Spring is here, Spring is here, life is skittles and life is beer… Well, at least it seems to have stopped raining for the moment.
The vultures are back! I love the vultures. They nest every year in our old semi-dead hollow tree down by the road and spend their days soaring above the yard and the field across the road. I counted nine of them wheeling above our side yard the other afternoon. They are truly awesome birds. You can go stand in the yard and they’ll swoop low over your head to say hi. At least I hope they’re saying hi and not just checking my pulse.
We acquired a flock of crows in our trees last year for the first time. That sounds like we paid for them, but they actually just appeared. I grew up with crows, and I didn’t realize until these showed up how much I had missed their caws. And in the early evening, I sit on the front porch and watch the bats zoom back and forth catching bugs. Bats are cool.
The downside of spring around here is the clouds of agricultural chemicals that envelop the house. We’re sandwiched between two enormous fields, each spanning hundreds of acres, where soybeans and corn are grown in alternate years. Because of the rain, the farmers are way behind schedule in their planting, and they’ve been spraying late into the night. Not fun. It’s a huge argument against country living.
Many thanks to our readers who have subscribed or otherwise contributed to our well-being lately. As I may have mentioned a few times, your support literally keeps this leaky little boat afloat. I know money is tight for most people, but, if you can swing four cents a day ($15/yr), you’ll be ensuring that we’re here when you run into someone who firmly maintains that the proper spelling of the phrase is “all tolled.” Think of us as an insurance policy on a small but important bit of your sanity. So please consider subscribing if you can, because (as I have lately discovered the hard way) there are many people out there who would like to but can’t.
Many thanks also to the kind person who sent me Dragon voice-recognition software. I actually do have a computer that can be booted into Windows 7, so that’ll work. My shoulder is healing slowly, but I’m going to use this software even after it’s working again. One of the things that ms has done is undermine my ability to make my fingers type the proper letters. I worked as a legal proofreader for several years at a large NYC firm and I was very good at it (good enough that I quit wearing a tie to work and got away with it), and until a few years ago I almost never made a mistake typing. Now? Fuhgeddaboudit. Word salad. It’s mostly my left hand that’s the culprit, but that’s half of every word up for grabs. But I still compose complete sentences in my mind before I type them, so speaking them aloud instead ought to work. It’ll be like having an amanuensis. My father worked as an assistant to H.L. Mencken in the 1930s, and he said the high point of that gig was when Mencken got into the habit of introducing him to people as “my amanuensis.”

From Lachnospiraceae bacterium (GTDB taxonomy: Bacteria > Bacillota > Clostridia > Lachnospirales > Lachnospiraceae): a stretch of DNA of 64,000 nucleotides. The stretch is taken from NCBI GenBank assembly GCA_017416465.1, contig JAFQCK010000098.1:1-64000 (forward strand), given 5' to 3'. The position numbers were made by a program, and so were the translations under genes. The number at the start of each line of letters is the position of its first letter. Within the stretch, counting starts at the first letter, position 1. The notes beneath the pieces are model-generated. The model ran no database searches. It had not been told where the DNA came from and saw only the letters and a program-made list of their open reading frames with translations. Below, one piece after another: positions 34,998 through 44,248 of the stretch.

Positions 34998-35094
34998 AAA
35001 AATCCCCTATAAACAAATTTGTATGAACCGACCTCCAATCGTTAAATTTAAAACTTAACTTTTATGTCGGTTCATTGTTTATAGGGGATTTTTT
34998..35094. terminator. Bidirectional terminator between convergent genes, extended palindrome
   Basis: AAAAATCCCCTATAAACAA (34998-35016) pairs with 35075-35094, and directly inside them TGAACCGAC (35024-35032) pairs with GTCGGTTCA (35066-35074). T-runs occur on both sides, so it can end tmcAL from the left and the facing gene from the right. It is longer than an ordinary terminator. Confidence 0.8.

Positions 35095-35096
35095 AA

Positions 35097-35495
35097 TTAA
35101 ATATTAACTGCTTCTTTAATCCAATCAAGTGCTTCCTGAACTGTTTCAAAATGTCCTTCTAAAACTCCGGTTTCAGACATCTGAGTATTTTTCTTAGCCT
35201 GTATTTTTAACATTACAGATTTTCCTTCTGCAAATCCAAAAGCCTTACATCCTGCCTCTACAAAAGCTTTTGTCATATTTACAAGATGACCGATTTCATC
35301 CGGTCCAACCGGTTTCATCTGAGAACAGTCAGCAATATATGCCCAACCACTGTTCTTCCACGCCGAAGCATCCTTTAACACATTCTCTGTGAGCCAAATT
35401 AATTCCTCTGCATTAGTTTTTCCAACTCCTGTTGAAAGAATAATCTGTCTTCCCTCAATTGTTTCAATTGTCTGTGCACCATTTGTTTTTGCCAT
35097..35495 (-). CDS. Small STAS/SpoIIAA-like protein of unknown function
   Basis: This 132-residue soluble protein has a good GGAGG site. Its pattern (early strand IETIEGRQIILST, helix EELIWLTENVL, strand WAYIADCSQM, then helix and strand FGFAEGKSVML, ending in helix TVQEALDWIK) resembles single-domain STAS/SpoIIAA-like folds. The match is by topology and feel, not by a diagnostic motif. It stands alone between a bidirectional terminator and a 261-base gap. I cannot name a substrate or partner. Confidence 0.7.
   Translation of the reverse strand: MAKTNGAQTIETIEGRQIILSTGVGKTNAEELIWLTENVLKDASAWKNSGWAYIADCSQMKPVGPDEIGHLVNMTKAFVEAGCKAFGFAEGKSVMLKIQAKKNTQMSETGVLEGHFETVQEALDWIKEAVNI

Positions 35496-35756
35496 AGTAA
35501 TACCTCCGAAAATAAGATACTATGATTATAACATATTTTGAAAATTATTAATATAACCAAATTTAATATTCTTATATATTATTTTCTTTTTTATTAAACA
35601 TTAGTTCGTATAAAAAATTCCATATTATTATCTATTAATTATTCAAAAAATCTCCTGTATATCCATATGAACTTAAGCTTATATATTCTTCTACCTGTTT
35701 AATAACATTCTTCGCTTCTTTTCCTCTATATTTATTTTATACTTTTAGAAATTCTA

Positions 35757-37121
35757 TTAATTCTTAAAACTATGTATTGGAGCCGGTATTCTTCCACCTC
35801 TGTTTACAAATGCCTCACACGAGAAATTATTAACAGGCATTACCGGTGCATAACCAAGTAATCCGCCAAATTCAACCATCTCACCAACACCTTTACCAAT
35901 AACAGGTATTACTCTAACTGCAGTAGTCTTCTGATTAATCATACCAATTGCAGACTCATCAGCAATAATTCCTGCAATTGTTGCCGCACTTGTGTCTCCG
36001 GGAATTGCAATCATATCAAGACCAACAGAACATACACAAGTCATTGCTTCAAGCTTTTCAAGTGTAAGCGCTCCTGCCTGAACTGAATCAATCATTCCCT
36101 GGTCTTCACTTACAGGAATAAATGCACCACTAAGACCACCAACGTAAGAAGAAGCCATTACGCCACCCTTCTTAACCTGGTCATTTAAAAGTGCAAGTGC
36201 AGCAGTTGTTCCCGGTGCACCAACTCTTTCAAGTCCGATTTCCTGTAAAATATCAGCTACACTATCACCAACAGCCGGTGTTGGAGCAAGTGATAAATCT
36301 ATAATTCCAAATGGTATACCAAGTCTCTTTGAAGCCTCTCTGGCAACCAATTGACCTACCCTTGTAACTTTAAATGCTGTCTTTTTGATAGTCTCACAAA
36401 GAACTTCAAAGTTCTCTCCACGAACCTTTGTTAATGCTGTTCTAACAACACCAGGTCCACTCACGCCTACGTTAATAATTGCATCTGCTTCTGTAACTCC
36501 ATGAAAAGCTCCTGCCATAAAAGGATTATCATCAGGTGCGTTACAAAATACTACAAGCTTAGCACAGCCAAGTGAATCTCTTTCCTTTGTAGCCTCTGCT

Speaking of computery things, my primary computer just went kablooey, which isn’t surprising, since it’s a low-end desktop Dell from 2003. I bought it NIB on eBay for less than $400 and gave it a real graphics card, a decent power supply, a cheap sound card and four gigs of cheap memory, and it hummed along happily for eight years. Now the graphics card has died rather dramatically (strobing orange screen!), but I’m not sure I’ll replace it since (a) I don’t have the money at the moment, and (b) the whole machine has been acting strangely for a few weeks, and Dell never built anything to last this long. Kathy’s final Dell (before she jumped ship to a Mac years ago) died of a fried motherboard one day after the one-year warranty expired. What a coinkydink, eh?
I’m thinking I’ll just build my own next time. After all, I pretty much built this one. And I can buy the parts over time, like building an airplane in your garage. And I can use the disk drives, sound card, etc. I already have.
By the way, the failure of this computer freaked me out less than it would have last year, when there was a good chance I’d have lost the last few changes to whatever column I had been writing. But since I now use the Dropbox online backup service, my documents folder online gets updated literally as soon as I save the file on my computer (where it continues to exist in case the internet isn’t working, etc.). If you sign up through that link, you get 2 gigabytes of free storage, and I get an additional 250 mb. You should still run weekly backups of everything to an external drive, but Dropbox really is insanely convenient.
Elsewhere in computerville, one of our neighbors called me the other day. He lives about a half-mile down the road and, like most people who didn’t grow up with computers, he regards his as a temperamental mystery. He was wondering why his DSL connection keeps going dead, so I explained that last year Verizon unloaded its rural lines to a bunch of feckless gits from out west called Frontier, who apparently haven’t quite grasped the complexities of running a business with actual customers. The solution, which I learned last year and relayed to him, is simply to turn off the DSL modem, wait ten, twenty or twenty thousand minutes, and fire it up again. Works about 50% of the time. It doesn’t work when it’s raining, but, then again, neither do the phones around here.
By the way, DSL out here, sold as being between 3 and 5 mbps, actually tops out, on a good day, at around 370 kbps, or about one-tenth of the low end of the advertised range. It’s really just glorified dial-up. But you people in the big city with your true broadband don’t have vultures, so we win.
Lastly, as always, please consider subscribing. C’mon, gang — it’s four cents a day.
And now, on with the show….